Expert gardening in June: Midsummer sees the garden at the peak of its glory, with roses looking particularly beautiful. There’s still time for a last big push to sow annuals
Expert gardening tips for June: planning inspiring ideas
- If you haven’t cut back your box bushes or hedges already, Derby Day, on 4 June, is traditionally the last chance to do so. Topiary shapes can be tricky to cut well at first, but with practice – and special topiary shears – you’ll and it gets easier. If you’re not sure about getting a decent shape it’s possible to buy frames; you simply place them over the plant and cut what comes through the frame.
Perennials and bulbs
- Deadheading is a bit of a chore but it’s essential to keep plants such as roses, cosmos, tender geraniums, knautias and sweet peas flowering. If you leave the flowers to set seed, the plant will think the season is over and stop producing more, but if you cut them off it’s likely to keep flowering.
- Spring bulbs such as snowdrops and bluebells, which tend to clump, can be divided now once their leaves start to go yellow. Dig up the bulbs, divide them carefully either into individual bulbs or small batches and plant them again, giving them more space to grow. They will put on a much better display if they have a bit more room.
- Early-flowering perennials, such as hardy geraniums and alchemilla, can be cut back very hard. They will regrow, look a lot better, and may even re-flower.
- If you’re planting perennials, make sure the plant and the ground are both well watered before they go in. Water again afterwards and keep an eye on them for signs of stress. At this time of year, and if the sun is out, it would be difficult to overwater. Plant summer bedding if you haven’t already, and keep sowing annuals in situ if needed.
- This is the time of year to take semi-ripe cuttings. These are created using this year’s growth while the stem is still a bit soft, and the technique is ideal for plants such as lavender, box, passion flower and heather.
- Take a non-flowering shoot and trim off about 10cm, cutting just below a leaf node. Remove the lower leaves and place the cut end in a container with cutting compost. Then wait to see if it will root and take up water before all of its water is lost through the leaves.
- There’s more chance of success if you keep everything moist, so slip a plastic bag over the top of the container and put it in a sunny spot to keep a good sauna-like atmosphere inside.
- Continue planting salad crops in succession.
- Cover fruit trees, gooseberries and currant bushes with nets.
- Sow runner beans and French beans in lines or with a wigwam of bamboo canes. An old trick is to line a trench with newspapers before putting back the last of the soil so the water stays in place. Be especially vigilant about watering during dry spells as beans really like to have their feet damp at all times.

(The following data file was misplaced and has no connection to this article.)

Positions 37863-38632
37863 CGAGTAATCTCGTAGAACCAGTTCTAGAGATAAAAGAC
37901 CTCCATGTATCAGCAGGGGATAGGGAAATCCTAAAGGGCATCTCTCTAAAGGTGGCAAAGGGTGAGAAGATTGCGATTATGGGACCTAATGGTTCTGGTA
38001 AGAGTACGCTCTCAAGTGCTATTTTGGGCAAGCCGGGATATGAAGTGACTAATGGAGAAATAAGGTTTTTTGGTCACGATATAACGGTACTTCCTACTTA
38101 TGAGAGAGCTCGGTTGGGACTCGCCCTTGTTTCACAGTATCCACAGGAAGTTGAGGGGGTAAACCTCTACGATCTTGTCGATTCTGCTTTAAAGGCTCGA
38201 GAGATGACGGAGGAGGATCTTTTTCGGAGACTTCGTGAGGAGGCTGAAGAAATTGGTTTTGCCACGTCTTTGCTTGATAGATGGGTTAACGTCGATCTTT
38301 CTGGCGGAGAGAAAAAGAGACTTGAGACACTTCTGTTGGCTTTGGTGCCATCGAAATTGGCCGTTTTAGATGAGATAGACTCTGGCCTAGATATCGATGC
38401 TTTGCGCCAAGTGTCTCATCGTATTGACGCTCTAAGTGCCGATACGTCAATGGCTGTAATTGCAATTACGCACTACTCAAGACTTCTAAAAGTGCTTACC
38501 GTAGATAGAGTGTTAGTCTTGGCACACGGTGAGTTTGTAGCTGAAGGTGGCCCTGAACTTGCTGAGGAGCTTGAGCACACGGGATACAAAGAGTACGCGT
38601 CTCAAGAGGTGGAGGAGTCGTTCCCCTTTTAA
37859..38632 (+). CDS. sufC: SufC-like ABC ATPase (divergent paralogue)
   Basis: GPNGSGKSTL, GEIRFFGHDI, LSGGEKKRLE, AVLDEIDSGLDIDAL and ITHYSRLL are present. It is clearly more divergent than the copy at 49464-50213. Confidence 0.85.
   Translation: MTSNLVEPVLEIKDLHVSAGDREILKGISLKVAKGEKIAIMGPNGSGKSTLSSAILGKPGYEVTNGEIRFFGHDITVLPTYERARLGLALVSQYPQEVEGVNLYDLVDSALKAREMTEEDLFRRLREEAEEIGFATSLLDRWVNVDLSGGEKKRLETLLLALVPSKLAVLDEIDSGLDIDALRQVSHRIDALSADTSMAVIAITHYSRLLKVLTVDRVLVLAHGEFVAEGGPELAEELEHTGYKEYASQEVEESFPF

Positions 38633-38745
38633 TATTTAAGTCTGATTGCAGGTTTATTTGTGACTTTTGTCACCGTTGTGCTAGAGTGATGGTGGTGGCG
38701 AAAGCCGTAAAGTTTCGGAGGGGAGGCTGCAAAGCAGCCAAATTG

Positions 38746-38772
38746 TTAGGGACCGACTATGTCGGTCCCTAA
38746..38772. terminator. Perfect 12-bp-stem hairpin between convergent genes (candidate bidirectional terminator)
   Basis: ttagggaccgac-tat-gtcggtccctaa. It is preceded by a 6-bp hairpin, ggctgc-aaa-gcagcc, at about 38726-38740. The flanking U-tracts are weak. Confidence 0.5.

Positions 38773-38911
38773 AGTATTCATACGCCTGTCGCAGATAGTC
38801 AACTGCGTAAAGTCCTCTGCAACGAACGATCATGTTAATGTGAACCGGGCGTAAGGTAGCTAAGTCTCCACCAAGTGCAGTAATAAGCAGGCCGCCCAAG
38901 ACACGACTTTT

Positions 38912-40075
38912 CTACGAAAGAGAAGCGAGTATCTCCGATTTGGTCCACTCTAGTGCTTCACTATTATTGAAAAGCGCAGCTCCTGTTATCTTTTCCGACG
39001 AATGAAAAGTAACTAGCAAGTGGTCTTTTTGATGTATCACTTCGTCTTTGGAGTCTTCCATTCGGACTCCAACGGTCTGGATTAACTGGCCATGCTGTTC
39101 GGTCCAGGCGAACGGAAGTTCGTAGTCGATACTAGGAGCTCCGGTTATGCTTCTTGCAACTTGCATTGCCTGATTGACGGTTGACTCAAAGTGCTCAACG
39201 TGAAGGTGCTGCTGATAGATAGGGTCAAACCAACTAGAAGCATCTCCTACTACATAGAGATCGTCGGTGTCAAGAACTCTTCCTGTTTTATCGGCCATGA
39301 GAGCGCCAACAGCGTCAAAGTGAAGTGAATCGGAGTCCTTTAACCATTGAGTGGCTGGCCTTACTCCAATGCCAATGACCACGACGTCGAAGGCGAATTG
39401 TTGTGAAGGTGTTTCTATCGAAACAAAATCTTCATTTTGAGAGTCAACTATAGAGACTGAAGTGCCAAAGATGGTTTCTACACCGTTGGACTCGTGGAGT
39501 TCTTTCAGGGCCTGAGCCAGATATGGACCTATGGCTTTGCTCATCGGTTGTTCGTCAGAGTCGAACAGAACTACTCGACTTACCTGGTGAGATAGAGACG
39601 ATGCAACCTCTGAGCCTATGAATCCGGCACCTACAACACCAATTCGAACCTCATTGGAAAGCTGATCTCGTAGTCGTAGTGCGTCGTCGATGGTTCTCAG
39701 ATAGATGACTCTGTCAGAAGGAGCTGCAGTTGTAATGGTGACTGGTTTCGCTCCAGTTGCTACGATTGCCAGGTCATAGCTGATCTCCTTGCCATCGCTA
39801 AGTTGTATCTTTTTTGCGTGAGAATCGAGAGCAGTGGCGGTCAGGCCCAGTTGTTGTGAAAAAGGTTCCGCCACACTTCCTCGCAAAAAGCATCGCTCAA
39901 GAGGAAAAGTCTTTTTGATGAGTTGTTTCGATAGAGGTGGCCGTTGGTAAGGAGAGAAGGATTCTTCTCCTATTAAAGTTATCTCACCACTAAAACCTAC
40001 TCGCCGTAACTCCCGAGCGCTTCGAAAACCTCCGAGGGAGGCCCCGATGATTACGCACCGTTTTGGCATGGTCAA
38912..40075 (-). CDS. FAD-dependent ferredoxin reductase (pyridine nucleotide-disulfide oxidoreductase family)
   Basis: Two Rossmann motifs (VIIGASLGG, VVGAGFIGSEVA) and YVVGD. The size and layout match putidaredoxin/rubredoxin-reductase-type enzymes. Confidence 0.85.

- Don’t forget pumpkins and squashes – sow now and they’ll be ready for Halloween.
- Plant out late seed potatoes; chitting – leaving them in a warm, dark place to sprout – isn’t needed at this time of year.
- Plant out tender plants such as courgettes, squash, tomatoes and sweetcorn, now that risk of frost has passed.
- Sink a long cane into the ground alongside tomatoes and water well; regular watering is key with tomatoes.
- Don’t forget the second earthing up of potatoes to keep the light away from the tubers.
- Watch out for really hot days, which can dry out young plants. If the temperature goes up, try to water twice a day.
- Strawberries should be ready to pick – make sure there’s straw under the plants to keep the fruit off the soil and look out for runners. If you peg them down, they’ll root and will soon be ready to repot and make new plants. Check for grey mould, especially in wet weather and remove any fruit that have it. Don’t compost them or the mould will get into your heap.
- When the flowers of potato plants go over it’s time to start digging up the tubers. There’s no need to dig them up at once, just take them as you need.
- In early June, try making elderflower cordial. It’s easy and has a lovely summery taste.
- Have you ever walked around a National Trust garden and wondered why the lawn looks so good? Well, one of the secrets is to mow pretty much every day. Keeping the lawn so well trimmed stops the weeds and encourages the grass to grow thickly. Daily mowing is probably too much for most of us, but weekly should be possible, and it will help the lawn look healthy and lush.
- As summer goes on, the lawn may become very dry. In this case, raise the height of the cut for a while. This will be less stressful for the grass and it will withstand drought better.
- If the grass is starting to look less fresh even though it’s being well-watered, it may need a summer lawn fertiliser. This feed has a lot of nitrogen, which will encourage top growth, and midsummer is the perfect time to apply it. Follow instructions on the packet and remember to water it in well after the application if it doesn’t rain.
IF YOU ONLY DO ONE THING…
…This is the last chance to grow flowers from seed. And though it’s late in the season, it can be a surprisingly good time to get reliable results.